Fortunately, of those nine proposed bills, seven died in committee. Tennessee’s HB 368 passed, but the identical bill in the state senate (SB 893) was tabled until 2012. Next year it will return to haunt us.
“Academic freedom” is the latest Orwellian perversion of sense that the creationists are using to undermine the teaching of evolution and other inconvenient scientific truths now that the previous disingenuous strategies built around “creation science” and “intelligent design” have lost in the courts. (If you have time, watch Eugenie Scott’s talk on “Not Over after Dover: Kitzmiller Trial and the Aftermath,” which discusses this point in more detail.) The creationists arguing for academic freedom say they merely want to be able to teach students about “strengths and weaknesses” of evolution as part of an unbiased “critical analysis.” Superficially, it sounds fair and reasonable, but as the NCSE puts it, “This is a strategy of teaching students what we don’t know, rather than what we do, and leaves students ill-prepared to learn new information as science progresses.”
Expelled was a relatively early effort in the academic freedom campaign. Notwithstanding all of its attempts to pin the Holocaust on the theory of evolution and to criticize evolutionary science, Expelled’s central argument was that not allowing creationist ideas into classrooms was unfair, and that allowing students to hear them would leave them better educated. This is nonsense, of course, but it is powerful nonsense because it wraps itself in principles that proponents of science believe in.
If you want an example of the kind of idiocy to which it opens the doors, consider the recent statements of the evangelist minister and rightwing activist David Barton, a former co-chair of the Texas Republican Party. As Tim Murphy at Mother Jones reports:
On Wednesday, Right Wing Watch flagged a recent interview Barton gave with an evangelcial talk show, in which he argues that the Founding Fathers had explicitly rejected Charles Darwin’s theory of evolution. Yes, that Darwin. The one whose seminal work, On the Origin of Species, wasn’t even published until 1859. Barton declared, “As far as the Founding Fathers were concerned, they’d already had the entire debate over creation and evolution, and you get Thomas Paine, who is the least religious Founding Father, saying you’ve got to teach Creation science in the classroom. Scientific method demands that!” Paine died in 1809, the same year Darwin was born.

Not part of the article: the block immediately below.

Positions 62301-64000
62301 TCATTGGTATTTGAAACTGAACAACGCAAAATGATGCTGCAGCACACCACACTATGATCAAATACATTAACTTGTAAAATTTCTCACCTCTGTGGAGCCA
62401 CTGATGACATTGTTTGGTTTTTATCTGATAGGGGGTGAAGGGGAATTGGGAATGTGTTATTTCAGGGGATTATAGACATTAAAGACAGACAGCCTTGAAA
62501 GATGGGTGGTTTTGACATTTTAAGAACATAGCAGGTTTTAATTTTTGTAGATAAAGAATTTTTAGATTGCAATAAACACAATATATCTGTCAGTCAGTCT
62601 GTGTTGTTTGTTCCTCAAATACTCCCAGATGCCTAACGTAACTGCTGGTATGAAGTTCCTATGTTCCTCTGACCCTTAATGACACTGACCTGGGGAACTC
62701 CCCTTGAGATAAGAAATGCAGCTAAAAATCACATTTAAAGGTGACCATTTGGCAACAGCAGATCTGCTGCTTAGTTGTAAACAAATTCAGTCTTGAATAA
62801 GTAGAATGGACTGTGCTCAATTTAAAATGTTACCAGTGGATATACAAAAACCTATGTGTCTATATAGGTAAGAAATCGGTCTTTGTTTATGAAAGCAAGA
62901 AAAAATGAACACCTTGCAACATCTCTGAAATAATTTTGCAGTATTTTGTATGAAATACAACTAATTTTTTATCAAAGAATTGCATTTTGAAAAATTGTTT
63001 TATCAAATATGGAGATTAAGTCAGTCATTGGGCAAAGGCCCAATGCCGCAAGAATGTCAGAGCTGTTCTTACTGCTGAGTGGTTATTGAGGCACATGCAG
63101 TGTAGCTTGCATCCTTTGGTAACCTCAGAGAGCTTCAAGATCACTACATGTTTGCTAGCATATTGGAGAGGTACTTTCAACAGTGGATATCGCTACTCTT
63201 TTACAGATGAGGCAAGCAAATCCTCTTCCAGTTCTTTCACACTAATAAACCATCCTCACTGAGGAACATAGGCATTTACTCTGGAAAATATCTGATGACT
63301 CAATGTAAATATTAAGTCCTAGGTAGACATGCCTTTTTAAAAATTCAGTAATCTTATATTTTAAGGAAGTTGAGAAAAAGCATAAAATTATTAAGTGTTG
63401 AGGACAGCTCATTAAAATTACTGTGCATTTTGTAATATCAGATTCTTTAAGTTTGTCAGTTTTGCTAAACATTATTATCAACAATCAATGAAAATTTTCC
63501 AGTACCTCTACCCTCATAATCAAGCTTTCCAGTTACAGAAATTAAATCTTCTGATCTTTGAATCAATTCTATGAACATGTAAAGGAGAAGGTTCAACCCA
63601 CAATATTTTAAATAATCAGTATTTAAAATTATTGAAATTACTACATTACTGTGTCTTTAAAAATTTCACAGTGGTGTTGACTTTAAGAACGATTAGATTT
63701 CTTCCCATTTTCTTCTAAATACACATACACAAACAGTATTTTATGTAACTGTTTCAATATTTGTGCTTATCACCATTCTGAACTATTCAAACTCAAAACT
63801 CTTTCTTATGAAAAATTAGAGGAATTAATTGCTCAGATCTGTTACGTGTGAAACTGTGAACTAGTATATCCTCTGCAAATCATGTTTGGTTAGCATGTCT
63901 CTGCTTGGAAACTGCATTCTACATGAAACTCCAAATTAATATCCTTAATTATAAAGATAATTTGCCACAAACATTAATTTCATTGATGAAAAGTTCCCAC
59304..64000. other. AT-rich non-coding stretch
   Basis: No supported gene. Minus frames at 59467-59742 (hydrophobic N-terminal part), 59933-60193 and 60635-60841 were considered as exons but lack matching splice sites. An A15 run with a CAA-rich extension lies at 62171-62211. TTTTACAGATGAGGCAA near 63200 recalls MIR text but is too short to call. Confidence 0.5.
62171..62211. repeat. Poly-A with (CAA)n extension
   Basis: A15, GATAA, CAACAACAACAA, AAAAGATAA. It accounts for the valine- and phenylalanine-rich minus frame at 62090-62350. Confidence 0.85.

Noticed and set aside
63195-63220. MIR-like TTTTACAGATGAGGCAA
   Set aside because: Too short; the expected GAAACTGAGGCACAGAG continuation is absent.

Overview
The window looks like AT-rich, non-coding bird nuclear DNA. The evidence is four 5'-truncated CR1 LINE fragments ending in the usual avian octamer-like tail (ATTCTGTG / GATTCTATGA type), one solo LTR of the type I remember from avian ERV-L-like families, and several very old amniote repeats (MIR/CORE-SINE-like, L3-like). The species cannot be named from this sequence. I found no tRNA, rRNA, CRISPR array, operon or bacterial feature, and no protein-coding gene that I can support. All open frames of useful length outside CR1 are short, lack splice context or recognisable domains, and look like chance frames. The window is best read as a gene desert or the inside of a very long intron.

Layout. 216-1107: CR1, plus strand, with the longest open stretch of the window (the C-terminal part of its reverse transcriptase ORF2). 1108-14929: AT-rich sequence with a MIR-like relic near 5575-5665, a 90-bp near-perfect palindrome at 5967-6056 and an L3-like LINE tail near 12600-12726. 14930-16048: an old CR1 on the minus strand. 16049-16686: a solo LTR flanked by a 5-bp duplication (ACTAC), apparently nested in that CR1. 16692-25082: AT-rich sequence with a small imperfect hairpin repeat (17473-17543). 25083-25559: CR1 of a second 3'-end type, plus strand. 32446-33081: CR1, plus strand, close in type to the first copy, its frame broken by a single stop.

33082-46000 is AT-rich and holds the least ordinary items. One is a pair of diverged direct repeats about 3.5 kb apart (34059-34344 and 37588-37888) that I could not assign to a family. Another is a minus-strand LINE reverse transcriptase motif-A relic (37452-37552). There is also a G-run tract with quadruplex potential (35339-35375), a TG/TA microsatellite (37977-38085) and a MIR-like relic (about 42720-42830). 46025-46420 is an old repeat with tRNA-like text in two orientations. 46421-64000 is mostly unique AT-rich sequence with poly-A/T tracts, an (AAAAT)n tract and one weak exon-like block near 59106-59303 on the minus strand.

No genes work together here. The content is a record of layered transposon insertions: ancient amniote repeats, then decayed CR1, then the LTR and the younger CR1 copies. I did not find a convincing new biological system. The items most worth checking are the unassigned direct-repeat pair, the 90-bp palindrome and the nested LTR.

Some of Barton’s defenders point out that ideas about evolution did pre-date Darwin, but of course that can only mean that the Founding Fathers were debating ideas no longer relevant to evolution science. Murphy’s retort puts it perfectly:
[Barton]‘s conflating pre-Darwin and post-Darwin evolutionary theory in order to make a point about teaching Creationism in schools. My point isn’t that he doesn’t know the difference; it’s that he doesn’t mind blurring the difference.
We can laugh about Expelled being on the block now. But Tennessee’s SB 893 will be back soon enough, and the advocates for creationism who put bills into consideration in Florida, Texas, Missouri, Kentucky, Oklahoma and New Mexico haven’t given up. Ben Stein may yet have a shot at a sequel.
P.S. I’m not sure that this is strictly a matter of pseudo-academic freedom, but it does mark an odd defeat of sorts for good science. Over at Retraction Watch, Ivan Oransky writes that “Elsevier, the publisher of Applied Mathematical Letters, which retracted a paper questioning the second law of thermodynamics earlier this year, will issue an apology and pay $10,000 in legal fees” to mathematician Granville Sewell. Last year the journal had somehow published a paper by Sewell in which he argued that the evolution of life must be violating the second law of thermodynamics. The journal retracted the paper in response to criticisms that the earth is an open system, which renders the relevance of the second law moot, notwithstanding Sewell’s arguments to the contrary. For whatever reasons, Elsevier is now apologizing to Sewell—though I can’t see why. Publishing the paper in the first place was an idiotic move; now this apology will give some kind of encouragement to the creationists. [Update added minutes after posting: And here is the apology itself. Make of it what you will.]